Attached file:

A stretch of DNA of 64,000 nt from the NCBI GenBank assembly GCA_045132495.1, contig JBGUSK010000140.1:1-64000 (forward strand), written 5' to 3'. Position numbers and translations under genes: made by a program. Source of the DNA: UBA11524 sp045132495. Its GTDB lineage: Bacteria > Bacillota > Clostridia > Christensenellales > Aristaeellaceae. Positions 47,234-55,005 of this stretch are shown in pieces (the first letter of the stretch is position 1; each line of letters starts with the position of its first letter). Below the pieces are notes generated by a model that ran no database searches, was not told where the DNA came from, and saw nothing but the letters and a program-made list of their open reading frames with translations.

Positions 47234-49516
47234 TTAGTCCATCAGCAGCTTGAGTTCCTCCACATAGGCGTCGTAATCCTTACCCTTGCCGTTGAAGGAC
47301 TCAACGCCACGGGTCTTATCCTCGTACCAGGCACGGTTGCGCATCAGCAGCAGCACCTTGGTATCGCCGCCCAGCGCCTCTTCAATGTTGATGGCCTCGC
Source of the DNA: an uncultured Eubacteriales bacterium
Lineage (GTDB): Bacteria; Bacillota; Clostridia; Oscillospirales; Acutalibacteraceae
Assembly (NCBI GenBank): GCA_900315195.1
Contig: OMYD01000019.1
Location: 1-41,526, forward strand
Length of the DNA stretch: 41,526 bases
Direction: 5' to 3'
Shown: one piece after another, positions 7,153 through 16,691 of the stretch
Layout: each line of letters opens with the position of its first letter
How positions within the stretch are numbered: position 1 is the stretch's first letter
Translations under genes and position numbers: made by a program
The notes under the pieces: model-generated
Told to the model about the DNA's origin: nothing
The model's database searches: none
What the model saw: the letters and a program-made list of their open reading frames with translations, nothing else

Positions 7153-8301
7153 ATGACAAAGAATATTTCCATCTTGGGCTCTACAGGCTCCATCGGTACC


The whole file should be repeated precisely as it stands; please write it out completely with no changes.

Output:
A stretch of DNA of 64,000 nt from the NCBI GenBank assembly GCA_045132495.1, contig JBGUSK010000140.1:1-64000 (forward strand), written 5' to 3'. Position numbers and translations under genes: made by a program. Source of the DNA: UBA11524 sp045132495. Its GTDB lineage: Bacteria > Bacillota > Clostridia > Christensenellales > Aristaeellaceae. Positions 47,234-55,005 of this stretch are shown in pieces (the first letter of the stretch is position 1; each line of letters starts with the position of its first letter). Below the pieces are notes generated by a model that ran no database searches, was not told where the DNA came from, and saw nothing but the letters and a program-made list of their open reading frames with translations.

Positions 47234-49516
47234 TTAGTCCATCAGCAGCTTGAGTTCCTCCACATAGGCGTCGTAATCCTTACCCTTGCCGTTGAAGGAC
47301 TCAACGCCACGGGTCTTATCCTCGTACCAGGCACGGTTGCGCATCAGCAGCAGCACCTTGGTATCGCCGCCCAGCGCCTCTTCAATGTTGATGGCCTCGC
Source of the DNA: an uncultured Eubacteriales bacterium
Lineage (GTDB): Bacteria; Bacillota; Clostridia; Oscillospirales; Acutalibacteraceae
Assembly (NCBI GenBank): GCA_900315195.1
Contig: OMYD01000019.1
Location: 1-41,526, forward strand
Length of the DNA stretch: 41,526 bases
Direction: 5' to 3'
Shown: one piece after another, positions 7,153 through 16,691 of the stretch
Layout: each line of letters opens with the position of its first letter
How positions within the stretch are numbered: position 1 is the stretch's first letter
Translations under genes and position numbers: made by a program
The notes under the pieces: model-generated
Told to the model about the DNA's origin: nothing
The model's database searches: none
What the model saw: the letters and a program-made list of their open reading frames with translations, nothing else

Positions 7153-8301
7153 ATGACAAAGAATATTTCCATCTTGGGCTCTACAGGCTCCATCGGTACC